Meanwhile, the surge in active rigs in the Middle East, backed by shift in focus towards onshore drilling will fuel the regional drilling to record revenues worth $88.2 billion by 2019, added the latest publication entitled “Middle East Oilfields and Drilling Services Market Outlook to 2019 – Future Growth led by Deepwater Drilling and Quest for Increased Production” from Ken Research, a leading global industry research and information service company.

Middle East OFS industry valued to around $9.7 billion in the year 2014, driven by the increased enhanced oil recovery (EOR) and increased number of mature fields. The presence of huge reserves in the region out of which many are yet to be explored and exploited presents an extensive market to the OFS companies in Middle East as compared to any other geographical locations across the globe, the report said.

The demand for drilling services is budding up with growing drilling activities in onshore as well as in offshore oil fields. Some of the drilling services like directional drilling, land drilling, offshore drilling, well service and work over are becoming essence, with the amplified development of oil & gas exploration and production activities, according to the report.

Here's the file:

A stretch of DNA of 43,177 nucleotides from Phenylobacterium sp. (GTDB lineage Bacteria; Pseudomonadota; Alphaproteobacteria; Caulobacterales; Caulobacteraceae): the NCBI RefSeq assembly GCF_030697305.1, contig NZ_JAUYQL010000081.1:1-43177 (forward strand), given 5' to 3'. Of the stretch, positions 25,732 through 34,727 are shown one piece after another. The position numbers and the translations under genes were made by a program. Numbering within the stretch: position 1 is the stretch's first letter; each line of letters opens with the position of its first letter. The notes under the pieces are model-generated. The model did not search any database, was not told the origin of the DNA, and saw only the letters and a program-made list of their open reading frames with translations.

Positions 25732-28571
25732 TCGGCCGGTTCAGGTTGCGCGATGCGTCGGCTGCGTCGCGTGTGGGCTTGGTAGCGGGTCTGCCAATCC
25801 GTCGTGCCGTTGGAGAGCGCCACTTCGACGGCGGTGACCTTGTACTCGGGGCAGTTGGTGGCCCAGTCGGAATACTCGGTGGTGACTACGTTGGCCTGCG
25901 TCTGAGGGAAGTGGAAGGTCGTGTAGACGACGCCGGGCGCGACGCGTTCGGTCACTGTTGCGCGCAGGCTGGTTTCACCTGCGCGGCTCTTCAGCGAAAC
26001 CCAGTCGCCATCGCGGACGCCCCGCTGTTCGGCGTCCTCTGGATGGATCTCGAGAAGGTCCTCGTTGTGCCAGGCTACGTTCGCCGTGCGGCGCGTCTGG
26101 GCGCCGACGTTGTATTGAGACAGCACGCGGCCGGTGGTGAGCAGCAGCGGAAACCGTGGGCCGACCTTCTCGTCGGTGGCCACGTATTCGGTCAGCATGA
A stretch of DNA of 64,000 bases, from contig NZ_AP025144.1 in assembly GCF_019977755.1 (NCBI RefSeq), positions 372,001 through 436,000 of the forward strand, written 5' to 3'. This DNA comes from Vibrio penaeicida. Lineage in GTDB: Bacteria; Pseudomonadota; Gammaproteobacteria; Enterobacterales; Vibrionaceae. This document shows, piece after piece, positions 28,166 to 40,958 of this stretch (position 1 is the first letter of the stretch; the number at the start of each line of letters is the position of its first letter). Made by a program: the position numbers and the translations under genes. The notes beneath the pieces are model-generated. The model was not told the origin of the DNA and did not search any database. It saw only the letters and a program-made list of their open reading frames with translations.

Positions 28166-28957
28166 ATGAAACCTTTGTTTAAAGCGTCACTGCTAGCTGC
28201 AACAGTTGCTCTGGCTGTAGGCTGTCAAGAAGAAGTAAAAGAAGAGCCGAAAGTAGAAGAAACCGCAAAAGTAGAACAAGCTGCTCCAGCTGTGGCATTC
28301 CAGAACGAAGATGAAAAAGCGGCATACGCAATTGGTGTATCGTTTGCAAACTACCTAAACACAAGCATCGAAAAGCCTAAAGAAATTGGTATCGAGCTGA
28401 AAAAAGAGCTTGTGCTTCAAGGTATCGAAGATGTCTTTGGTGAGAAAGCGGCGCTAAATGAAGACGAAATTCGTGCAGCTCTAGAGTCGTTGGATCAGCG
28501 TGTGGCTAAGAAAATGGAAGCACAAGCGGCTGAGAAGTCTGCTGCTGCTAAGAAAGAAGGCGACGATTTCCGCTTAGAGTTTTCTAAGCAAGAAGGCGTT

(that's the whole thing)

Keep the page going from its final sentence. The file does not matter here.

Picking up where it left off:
The cost of operating drilling rigs is an important factor to bear in mind when considering which oil regions are suffering the most in the current low oil price environment. The drilling services market in Middle East is likely to face marginal slowdown in terms of revenue growth, owing to subdued crude oil prices. However, in the long run the prices of crude oil will become stable along with the prospects of surge in drilling demand, said Ken Research in the report.

 

 

Big growth in global Islamic finance assets

GLOBAL Islamic finance assets had an estimated value of $1.8 trillion in 2014 and are expected to almost double by 2020 to reach $3.2 trillion, according to the ICD Thomson Reuters Islamic Finance Development Indicator.

As global acceptance of Islamic finance continues to grow, more non-Muslim sovereigns are starting Islamic finance initiatives by first introducing Islamic finance regulations and assisting Islamic financial institutions to establish their operations, and then tapping the Islamic capital markets through sovereign sukuk.